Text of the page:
Abkhazia is more than 2,400 miles from Barcelona, but last weekend’s Catalan referendum on independence was closely watched in Abkhazia, a partially-recognized territory that broke away from Georgia in the early 1990s.
Abkhazians feel a natural affinity with other secessionists, and many there hope that greater international attention on the question of self-determination might have follow-on political benefits for their own picturesque slice of Black Sea territory.
“We feel for the people of Catalonia, because we have been in a similar situation,” said Asta, a 21-year-old international relations student at the Abkhazian State University. She was one of a small crowd of students who gathered October 5, on Sukhumi's idyllic seaside promenade, to express support for Catalonia. “Youth of Abkhazia with Catalonia” read one banner; “Freedom” declared another.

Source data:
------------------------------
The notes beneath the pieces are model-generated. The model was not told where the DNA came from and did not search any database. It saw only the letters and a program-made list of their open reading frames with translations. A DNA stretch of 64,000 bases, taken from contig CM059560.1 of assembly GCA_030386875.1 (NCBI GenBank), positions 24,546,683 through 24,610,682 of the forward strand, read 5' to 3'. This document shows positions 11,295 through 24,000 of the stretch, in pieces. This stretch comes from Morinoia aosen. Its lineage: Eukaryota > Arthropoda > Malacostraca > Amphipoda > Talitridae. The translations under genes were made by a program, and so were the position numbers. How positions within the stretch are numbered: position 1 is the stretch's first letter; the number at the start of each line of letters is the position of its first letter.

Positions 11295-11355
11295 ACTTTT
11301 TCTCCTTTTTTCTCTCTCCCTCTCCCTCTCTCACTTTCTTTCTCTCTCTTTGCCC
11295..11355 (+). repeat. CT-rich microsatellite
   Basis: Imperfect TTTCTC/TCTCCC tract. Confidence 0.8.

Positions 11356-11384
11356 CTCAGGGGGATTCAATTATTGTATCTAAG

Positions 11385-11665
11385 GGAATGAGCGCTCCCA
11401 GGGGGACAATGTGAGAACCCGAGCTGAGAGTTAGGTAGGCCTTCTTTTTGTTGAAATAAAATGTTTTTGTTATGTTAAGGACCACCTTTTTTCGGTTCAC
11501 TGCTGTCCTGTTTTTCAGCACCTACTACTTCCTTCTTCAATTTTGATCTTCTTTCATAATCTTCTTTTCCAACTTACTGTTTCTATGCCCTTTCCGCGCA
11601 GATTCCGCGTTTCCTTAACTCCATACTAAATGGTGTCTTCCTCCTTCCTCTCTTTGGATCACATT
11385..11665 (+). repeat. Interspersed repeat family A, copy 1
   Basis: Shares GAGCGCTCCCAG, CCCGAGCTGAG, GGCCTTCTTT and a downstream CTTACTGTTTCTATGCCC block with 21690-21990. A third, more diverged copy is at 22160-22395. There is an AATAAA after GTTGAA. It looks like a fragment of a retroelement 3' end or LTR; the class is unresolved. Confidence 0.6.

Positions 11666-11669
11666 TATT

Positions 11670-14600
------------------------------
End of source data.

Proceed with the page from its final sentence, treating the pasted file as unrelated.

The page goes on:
“When I first saw the news [about Madrid's crackdown on the referendum], I thought – ‘where did the democracy and human rights go, to which the European Union is so committed?’” Asta said. Her messages of support on social media elicited appreciation from Catalans, she said.
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